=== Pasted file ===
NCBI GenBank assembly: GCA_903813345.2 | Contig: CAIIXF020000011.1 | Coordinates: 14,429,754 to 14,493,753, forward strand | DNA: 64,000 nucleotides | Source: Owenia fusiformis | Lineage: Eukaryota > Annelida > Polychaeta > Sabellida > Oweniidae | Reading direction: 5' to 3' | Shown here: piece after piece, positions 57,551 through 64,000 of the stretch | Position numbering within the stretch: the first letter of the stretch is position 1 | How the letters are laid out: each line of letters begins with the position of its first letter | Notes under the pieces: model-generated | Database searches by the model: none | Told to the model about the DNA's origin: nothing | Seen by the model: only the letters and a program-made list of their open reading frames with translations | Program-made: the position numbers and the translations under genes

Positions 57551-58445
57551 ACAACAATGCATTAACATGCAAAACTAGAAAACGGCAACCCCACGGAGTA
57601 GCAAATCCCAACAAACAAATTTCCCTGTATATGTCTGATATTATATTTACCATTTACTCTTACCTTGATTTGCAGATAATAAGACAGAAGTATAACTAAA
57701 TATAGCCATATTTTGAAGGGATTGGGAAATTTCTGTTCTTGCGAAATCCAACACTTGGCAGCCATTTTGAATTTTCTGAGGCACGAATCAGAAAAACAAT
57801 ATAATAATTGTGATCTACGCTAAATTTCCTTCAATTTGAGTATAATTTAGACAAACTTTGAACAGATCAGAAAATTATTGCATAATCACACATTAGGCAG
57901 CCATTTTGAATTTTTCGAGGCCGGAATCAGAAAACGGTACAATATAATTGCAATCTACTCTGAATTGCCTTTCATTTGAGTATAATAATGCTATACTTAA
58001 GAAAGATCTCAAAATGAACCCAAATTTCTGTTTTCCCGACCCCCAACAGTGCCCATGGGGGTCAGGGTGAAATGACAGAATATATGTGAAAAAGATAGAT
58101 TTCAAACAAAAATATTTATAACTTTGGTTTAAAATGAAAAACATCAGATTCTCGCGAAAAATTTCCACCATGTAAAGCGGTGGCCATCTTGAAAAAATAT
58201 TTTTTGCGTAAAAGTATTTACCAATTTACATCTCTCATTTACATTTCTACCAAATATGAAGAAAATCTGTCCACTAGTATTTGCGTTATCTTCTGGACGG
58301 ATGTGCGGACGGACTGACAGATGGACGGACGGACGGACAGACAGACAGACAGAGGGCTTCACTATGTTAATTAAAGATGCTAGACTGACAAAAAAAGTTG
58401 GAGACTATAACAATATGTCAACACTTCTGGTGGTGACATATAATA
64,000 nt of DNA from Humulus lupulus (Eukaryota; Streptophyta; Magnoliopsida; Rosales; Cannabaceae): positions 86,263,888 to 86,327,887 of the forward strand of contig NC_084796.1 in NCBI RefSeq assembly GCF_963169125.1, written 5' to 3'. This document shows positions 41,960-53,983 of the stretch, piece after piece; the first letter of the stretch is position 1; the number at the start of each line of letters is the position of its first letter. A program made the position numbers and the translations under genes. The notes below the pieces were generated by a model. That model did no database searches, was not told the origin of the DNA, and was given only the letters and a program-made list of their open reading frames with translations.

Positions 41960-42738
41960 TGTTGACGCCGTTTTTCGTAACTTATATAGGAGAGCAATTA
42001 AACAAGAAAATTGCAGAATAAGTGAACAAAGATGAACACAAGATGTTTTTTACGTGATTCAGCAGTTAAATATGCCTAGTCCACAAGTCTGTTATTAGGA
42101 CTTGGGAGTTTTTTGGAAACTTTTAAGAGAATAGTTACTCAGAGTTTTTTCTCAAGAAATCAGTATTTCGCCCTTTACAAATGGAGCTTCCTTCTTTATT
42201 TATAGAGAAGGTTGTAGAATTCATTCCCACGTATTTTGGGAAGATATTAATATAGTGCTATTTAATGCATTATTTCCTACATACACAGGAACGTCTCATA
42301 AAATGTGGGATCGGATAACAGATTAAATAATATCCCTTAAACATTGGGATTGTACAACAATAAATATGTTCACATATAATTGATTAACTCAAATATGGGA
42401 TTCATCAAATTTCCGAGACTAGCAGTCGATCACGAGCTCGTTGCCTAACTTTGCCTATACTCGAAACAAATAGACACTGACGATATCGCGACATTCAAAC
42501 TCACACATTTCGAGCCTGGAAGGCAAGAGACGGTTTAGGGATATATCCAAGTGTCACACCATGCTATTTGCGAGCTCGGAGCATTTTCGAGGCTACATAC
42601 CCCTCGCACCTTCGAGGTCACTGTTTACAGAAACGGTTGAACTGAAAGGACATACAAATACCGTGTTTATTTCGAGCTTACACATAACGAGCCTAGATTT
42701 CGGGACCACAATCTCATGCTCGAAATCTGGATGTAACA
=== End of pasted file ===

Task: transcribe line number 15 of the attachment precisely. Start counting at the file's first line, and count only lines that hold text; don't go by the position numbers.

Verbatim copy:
41960 TGTTGACGCCGTTTTTCGTAACTTATATAGGAGAGCAATTA